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9.1 Program Design | 9.1.1 Introduction and Overview



9.1.1 Introduction and Overview

Effective date: July 1, 2022

Rapid Response encompasses the state's strategies and activities to respond to permanent closures, mass layoffs, or natural or other disasters which result in mass job loss.1 The purpose of Rapid Response is to promote economic recovery and vitality by developing an ongoing, comprehensive approach to identifying, planning for, and responding to layoffs and dislocations. Rapid Response also includes preventing or minimizing the impacts of layoffs and dislocations on workers, businesses, and communities.2 Rapid Response activities and strategies deliver services to enable dislocated workers to transition to new employment as quickly as possible.3

DWD-DET's designated local Rapid Response teams carry out Rapid Response activities in each local Workforce Development Area (WDA). DWD-DET's Bureau of Workforce Training oversees the rapid response activities undertaken by local Rapid Response Teams and carries out and/or coordinates statewide Rapid Response activities.4 Funding is made available through the issuance of annual Rapid Response grants to support the provision of these services.

In partnership with state staff, Local Rapid Response teams must deliver services when one or more of the following occur:

  1. announcement or notification of a permanent closure, regardless of the number of workers affected;
  2. announcement or notification of a mass layoff as defined by state or local emergency management policies;5
  3. a mass job dislocation resulting from a natural or other disaster; or
  4. the filing of a Trade Adjustment Assistance (TAA) petition.6

Note: For the purposes of Rapid Response, when a mass layoff notice (commonly called a WARN Notice) has been filed, the announced layoff is defined as a mass layoff regardless of the number of affected workers.7

To better serve workers and businesses within their communities, DWD-DET encourages Rapid Response teams to deliver Rapid Response services to as many workers and companies as possible, even if the dislocation does not meet, at a minimum, one of the four circumstances listed above.8 To further meet the needs of communities, the determination and definition of a disaster will be at the discretion of local WDB's (Workforce Development Boards).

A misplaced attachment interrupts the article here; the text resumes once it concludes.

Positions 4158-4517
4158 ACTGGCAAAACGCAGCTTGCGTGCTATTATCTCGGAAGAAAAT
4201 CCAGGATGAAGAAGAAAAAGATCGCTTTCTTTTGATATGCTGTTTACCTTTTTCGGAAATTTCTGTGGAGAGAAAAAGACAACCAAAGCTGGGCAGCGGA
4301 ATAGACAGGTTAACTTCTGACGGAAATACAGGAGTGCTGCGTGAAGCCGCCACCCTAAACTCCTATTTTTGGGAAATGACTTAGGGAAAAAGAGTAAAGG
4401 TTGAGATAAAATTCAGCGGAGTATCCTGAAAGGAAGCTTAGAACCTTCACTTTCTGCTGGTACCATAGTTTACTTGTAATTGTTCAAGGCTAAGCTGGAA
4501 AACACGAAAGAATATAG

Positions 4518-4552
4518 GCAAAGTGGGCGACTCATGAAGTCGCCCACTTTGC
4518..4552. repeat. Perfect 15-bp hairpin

Mass Layoff

Effective date: April 26, 2022

Consistent with 20 CFR § 682.305(a) and Wis, State. § 109.07 (1)(f) DWD-DET defines a "mass layoff" (aka "substantial layoff") as a layoff event that affects 25 percent of workers or 25 or more workers whichever is greater, when

  • the employer has specified that the layoff is permanent;
  • the employer has not given a recall date;
    OR
  • the employer has given a recall date that is more than 12 weeks after the date of the dislocation. DWD-DET has chosen this time frame to be consistent with UI's job search waiver limit of 12 weeks for employees expecting to be recalled by an employer per Wis. Stat. § 108.04(2)(b)1 (2017).

Wis. Admin. Code § DWD 279.04(2) states that two or more groups of employees affected during a 90-day period may be considered in the aggregate to determine whether the business closing, or mass layoff thresholds have been met, unless the loss of employment in different groups are the result of separate and distinct actions and causes.



Mass Job Dislocation

Effective date: April 26, 2022

Consistent with 81 FR 56196, DWD-DET defines "mass job dislocation" as a natural or other disaster event, as defined by state or local emergency management policies that

  • results in job loss for a number of workers sufficient to meet a state's definition for mass layoff;
    OR
  • causes 50 or more workers to become dislocated.